The Carbon38 founders want to make shopping for leggings just as exciting as searching for the perfect cocktail dress. To offer an alternative to simple black leggings, they’ve created an athleisure line for consumers who refuse to blend in during their workouts. After all, P.E. uniforms are so over. With a new in-house line, Carbon38 appeals to women searching for an edgier look that can transition from boxing to the boardroom.
Carbon38 founders Katie Warner Johnson and Caroline Gogolak met at a ballet class when they were fifteen and re-connected while studying at Harvard. Ms. Gogolak explained to the Observer how that first foray into activewear impacted the way she thought about athleisure. “This sort of activewear has been in our DNA for a very long time. When you think about it, for ballet you put on your leotard, tights, you put your hair up in a bun. Every time you take class it’s like you’re performing, so you really want to look presentable to your instructor and your peers.” For example, at the time of our interview, she was wearing leggings in an exclusive print, with coordinating Paintbox nails, proving that even daily activities are a chance to perform.
When Ms. Gogolak began taking yoga classes, she found that Lululemon was her only option and quickly realized that athleisure needed an update. “You’re so much more motivated when you feel excited to put on a really fun workout outfit. You want to wear a certain legging, top or sports bra that you feel confident and comfortable in. The fact that there was only one brand didn’t really make a lot of sense.”
When the Carbon38 site launched in November 2013, it sold everything from juice cleanses to face creams. “No one was talking about activewear, so we weren’t entirely sure if people would want to buy these up and coming brands,” Ms. Gogolak said. The launch made them realize that their customers could find juice cleanses anywhere, but were searching for high-end, sophisticated activewear.
Carbon38 launched with popular activewear brand Michi. Ms. Gogolak calls it “boudoir meets boxing range,” which makes it the polar opposite of what she refers to as “very basic Lululemon.” When it comes to choosing designers, it’s as carefully curated as their friends at Goop. Ms. Gogolak wanted to show consumers that they could pair graphic leggings with items already in their closets, like a favorite leather jacket.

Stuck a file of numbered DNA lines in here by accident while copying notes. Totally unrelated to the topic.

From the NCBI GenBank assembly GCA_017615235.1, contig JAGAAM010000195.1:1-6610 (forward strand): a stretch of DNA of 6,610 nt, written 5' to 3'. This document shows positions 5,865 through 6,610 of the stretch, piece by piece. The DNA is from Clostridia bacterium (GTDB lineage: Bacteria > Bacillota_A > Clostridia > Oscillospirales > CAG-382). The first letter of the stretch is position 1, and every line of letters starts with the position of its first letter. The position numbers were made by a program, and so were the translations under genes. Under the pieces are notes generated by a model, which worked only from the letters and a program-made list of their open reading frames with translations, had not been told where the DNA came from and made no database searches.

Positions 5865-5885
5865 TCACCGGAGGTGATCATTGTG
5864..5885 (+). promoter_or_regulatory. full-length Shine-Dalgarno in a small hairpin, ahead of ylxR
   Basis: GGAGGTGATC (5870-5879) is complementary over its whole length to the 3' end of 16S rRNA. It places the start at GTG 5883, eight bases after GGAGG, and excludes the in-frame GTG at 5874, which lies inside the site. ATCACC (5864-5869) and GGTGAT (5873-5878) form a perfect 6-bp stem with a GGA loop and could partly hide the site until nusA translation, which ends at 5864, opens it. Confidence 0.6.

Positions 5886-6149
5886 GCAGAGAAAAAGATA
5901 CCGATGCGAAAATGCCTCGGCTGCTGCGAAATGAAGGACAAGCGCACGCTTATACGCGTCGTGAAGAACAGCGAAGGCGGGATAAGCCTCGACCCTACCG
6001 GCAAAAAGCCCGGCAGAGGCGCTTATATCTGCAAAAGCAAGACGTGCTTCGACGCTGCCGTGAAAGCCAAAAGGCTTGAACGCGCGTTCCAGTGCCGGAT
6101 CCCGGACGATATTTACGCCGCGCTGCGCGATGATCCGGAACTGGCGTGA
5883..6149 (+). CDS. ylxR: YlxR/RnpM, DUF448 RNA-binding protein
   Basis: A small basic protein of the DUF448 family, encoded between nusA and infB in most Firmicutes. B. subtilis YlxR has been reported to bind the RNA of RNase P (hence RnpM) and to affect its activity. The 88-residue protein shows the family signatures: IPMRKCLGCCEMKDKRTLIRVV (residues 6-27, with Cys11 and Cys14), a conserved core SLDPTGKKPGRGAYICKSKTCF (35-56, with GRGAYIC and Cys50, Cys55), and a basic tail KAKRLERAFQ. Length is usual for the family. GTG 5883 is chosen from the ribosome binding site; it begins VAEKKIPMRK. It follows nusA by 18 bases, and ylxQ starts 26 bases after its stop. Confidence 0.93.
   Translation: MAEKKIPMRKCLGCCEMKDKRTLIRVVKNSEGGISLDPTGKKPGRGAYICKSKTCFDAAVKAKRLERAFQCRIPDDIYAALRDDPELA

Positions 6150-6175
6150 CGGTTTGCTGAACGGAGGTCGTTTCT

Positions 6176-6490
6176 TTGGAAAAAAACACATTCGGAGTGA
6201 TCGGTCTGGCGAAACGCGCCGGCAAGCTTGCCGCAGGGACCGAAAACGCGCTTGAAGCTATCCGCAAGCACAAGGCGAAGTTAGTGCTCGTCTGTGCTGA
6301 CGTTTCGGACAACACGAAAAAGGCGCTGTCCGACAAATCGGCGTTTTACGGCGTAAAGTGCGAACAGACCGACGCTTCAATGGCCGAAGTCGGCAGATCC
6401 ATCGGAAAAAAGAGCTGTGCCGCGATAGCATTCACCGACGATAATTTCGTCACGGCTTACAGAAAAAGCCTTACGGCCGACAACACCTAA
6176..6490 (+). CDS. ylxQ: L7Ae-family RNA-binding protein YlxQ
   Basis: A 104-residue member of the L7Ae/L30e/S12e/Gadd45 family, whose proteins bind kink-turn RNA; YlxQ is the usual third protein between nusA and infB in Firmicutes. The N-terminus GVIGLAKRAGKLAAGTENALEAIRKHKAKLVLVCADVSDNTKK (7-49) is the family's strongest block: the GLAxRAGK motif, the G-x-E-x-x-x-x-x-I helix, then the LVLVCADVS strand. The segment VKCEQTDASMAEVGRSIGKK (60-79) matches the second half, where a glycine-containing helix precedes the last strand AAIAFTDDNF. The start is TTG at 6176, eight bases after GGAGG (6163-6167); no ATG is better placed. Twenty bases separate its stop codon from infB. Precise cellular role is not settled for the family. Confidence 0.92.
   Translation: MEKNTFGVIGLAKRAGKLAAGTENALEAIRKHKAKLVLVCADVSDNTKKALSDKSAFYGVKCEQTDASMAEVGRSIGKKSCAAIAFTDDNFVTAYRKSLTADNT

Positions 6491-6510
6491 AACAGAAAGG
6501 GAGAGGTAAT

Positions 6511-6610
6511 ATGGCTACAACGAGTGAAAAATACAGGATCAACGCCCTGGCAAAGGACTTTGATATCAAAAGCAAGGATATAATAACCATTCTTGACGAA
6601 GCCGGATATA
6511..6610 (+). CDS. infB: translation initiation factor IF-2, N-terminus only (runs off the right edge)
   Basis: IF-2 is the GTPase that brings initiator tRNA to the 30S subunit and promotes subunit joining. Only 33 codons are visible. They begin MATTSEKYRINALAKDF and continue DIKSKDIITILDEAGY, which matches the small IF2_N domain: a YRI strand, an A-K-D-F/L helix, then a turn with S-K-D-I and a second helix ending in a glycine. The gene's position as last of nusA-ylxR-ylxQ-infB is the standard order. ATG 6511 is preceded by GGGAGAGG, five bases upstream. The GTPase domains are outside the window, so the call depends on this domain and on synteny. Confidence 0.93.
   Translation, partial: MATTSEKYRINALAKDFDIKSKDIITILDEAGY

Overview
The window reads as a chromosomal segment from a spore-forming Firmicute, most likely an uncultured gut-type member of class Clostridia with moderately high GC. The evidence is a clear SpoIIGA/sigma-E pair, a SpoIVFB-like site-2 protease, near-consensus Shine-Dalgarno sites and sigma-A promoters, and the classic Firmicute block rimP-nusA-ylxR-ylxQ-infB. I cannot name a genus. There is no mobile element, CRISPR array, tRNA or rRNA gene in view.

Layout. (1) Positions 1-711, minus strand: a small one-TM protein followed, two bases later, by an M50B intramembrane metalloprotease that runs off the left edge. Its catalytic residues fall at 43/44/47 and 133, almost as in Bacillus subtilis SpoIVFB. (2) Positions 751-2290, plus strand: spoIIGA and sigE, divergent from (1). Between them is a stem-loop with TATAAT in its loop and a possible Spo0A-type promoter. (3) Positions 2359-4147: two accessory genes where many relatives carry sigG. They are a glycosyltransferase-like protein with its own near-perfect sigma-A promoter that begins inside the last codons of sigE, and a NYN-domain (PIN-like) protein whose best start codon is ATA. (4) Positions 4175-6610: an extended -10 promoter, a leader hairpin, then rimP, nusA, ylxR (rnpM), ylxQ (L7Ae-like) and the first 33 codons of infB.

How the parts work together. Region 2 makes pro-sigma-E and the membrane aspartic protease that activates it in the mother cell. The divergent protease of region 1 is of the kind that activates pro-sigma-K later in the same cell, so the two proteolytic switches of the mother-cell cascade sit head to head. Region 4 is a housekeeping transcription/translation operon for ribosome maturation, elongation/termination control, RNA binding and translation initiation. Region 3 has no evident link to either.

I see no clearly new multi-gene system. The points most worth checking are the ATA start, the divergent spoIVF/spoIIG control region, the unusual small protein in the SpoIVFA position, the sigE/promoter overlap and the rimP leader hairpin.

“Our mission is to dress this new woman and take her from 6 a.m. to 6 p.m. and beyond.”
As Lululemon becomes more and more focused on mass consumers, Carbon38 believes that women are looking for luxe. The site’s mission is to focus on women with purchasing power and “dress this new woman and take her from 6 a.m. to 6 p.m. and beyond.” Women are investing more in boutique fitness classes and they’re eager to show off the bodies they’re earning.
Ms. Gogolak boasts that Carbon38’s new brand is far edgier than Lululemon. She said, “Lululemon has an excellent product, it’s great quality. We’re just trying to take it to that more fashionable and sophisticated consumer. If you’re a woman in your 30s, you want something that you earned, that you can really look forward to wearing.”
The Carbon38 founders always intended to create their own brand and recently launched a basics line with a price point that sits just under Lululemon’s. Their Carbon38 collection is a mix of performance pieces with an anorak, blazer and gym dress, which Ms. Gogolak calls “après gym attire” that was made for transitioning with its wearer throughout the day. The line uses neoprene fabric that’s easy to travel with and reminiscent of the scuba trend of summer 2014.
While the edgy line will never replace the ubiquitous Lulu leggings, C38 is a favorite with fitness-loving celebrities like Jessica Alba, Gwyneth Paltrow, Adriana Lima and Allison Williams, the latter of which recently wore the brand’s dress and blazer combination. Ms. Gogolak described these supporters as a “group of very powerful strong women that really represent the brand.”